Private equity firms are currently hiring fewer investment bankers. A recent article on eFinancialCareers characterised early 2022 as the optimal moment for being a junior investment banker, with plentiful deals and booming pay. 

The article states that the recent slowing of hiring in private equity firms is "partly the fault of junior bankers themselves".

Read the full article

What points does the article make to substantiate this claim? A quote from Anthony Keizner, a partner at New York-based Odyssey Search, suggests that diversity quotas have reduced rates of hiring because firms are holding out for female or ethnic minority recruits. Charlie Hunt, our Director of UK, argues that firms have been focused on diversity hiring for a while, so this doesn’t explain recent trends. What may be more relevant is the fact that hiring has slowed in proportion to fundraising, which has become more difficult.
If fund sizes are staying the same or shrinking, fewer hires are needed. Factor in the greater difficulties in securing debt and completing deals, and it’s clear why funds are taking more time to secure their ideal hires through assessments that test competencies. As Charlie states in the article, “The bar is as high as ever and not everyone has the skills or intellect to pass it”. If there are, as the article postulates, problems with juniors failing tests, Charlie makes the point that this happens because "more bankers are working off modelling templates so they are likely to struggle when building their own models as part of a case study".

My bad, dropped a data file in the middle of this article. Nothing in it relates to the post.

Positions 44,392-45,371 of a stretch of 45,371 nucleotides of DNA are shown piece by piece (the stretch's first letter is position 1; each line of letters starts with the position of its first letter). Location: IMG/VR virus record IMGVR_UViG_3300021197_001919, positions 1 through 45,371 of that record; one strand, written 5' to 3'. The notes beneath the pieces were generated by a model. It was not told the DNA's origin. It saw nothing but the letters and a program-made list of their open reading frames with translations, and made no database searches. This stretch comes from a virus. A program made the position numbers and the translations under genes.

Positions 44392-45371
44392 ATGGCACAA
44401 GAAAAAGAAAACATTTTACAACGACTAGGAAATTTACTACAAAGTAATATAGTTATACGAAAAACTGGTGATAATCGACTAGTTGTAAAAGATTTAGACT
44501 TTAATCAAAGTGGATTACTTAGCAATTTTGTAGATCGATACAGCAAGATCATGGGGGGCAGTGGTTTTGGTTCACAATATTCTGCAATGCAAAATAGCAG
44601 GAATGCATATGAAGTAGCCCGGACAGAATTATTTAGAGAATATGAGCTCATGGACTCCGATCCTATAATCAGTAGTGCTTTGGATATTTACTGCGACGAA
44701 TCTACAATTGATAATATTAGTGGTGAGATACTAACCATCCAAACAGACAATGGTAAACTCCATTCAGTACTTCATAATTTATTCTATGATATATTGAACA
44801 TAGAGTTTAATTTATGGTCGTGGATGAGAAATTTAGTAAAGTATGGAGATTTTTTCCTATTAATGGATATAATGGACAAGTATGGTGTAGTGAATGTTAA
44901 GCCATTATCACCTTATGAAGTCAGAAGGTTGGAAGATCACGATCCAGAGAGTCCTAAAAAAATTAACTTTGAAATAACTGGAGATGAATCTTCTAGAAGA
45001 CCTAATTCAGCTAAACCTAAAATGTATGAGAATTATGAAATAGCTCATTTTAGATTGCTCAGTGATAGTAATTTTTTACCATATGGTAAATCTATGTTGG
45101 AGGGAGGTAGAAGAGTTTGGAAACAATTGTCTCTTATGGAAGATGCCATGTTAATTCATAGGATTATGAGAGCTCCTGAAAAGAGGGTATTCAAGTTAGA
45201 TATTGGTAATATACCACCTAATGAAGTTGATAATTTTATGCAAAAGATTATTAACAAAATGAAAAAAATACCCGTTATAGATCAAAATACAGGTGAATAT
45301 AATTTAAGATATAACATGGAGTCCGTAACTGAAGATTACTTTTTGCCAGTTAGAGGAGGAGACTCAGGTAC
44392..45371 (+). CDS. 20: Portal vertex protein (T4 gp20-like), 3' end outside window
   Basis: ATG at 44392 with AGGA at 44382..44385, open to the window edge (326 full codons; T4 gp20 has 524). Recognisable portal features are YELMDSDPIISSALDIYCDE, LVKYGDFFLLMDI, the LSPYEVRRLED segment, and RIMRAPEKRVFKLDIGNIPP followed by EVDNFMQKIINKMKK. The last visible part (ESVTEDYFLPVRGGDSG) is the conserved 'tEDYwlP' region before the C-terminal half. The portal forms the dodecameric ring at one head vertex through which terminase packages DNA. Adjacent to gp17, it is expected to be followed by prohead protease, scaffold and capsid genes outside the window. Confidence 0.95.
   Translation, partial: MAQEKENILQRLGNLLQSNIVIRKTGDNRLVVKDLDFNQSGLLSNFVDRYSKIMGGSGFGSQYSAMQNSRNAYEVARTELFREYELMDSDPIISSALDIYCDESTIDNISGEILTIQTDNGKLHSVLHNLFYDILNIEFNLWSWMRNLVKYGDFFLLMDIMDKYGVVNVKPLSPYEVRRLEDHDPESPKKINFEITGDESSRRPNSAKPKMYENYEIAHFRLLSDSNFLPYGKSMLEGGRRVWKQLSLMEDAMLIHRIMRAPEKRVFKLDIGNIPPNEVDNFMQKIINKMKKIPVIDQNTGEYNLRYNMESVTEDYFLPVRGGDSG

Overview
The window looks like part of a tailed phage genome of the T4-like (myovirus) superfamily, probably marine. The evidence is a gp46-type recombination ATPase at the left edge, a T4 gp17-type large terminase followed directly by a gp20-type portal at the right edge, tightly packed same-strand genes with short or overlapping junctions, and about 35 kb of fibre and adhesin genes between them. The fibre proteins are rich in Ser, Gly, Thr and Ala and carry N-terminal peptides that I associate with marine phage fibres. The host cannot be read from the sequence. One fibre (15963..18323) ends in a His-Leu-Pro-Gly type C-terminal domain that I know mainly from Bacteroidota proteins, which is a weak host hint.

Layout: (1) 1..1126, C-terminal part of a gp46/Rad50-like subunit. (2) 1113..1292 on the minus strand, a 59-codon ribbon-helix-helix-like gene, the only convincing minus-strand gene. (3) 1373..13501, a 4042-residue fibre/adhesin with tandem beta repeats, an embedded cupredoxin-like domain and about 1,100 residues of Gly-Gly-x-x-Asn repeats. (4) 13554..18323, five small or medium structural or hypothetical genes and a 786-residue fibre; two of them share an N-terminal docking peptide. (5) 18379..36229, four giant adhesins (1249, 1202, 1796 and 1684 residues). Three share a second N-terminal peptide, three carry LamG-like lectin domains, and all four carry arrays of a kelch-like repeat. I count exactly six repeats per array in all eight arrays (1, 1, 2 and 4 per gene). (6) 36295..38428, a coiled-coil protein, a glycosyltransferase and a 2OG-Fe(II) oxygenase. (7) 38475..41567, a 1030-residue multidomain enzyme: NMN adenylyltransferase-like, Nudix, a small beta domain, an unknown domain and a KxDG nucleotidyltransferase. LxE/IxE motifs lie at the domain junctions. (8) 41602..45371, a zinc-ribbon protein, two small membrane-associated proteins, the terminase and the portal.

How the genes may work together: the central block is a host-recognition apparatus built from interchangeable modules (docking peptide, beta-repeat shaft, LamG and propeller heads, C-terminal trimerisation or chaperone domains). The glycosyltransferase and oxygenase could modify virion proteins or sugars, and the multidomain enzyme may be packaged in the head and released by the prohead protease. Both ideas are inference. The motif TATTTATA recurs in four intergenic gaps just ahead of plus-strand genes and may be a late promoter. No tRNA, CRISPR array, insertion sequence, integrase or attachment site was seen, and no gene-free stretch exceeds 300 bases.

An anonymous comment at the end of the article claims that junior bankers are missing out on private equity roles because of a “change in attitude to work” with banks having “over-pampered” employees. Charlie acknowledges that young people’s priorities have changed: money and career progression are now weighed up against work-life balance, with the latter sometimes taking priority.
However, Charlie isn't entirely convinced by this argument, and indeed questions the original premise that junior bankers are missing out. He points out that there are more jobs than before and a smaller pool from which to select. Most will make it, and those who don’t may simply be lacking the skills, intellect or emotional intelligence to thrive in the industry.

Charlie's profile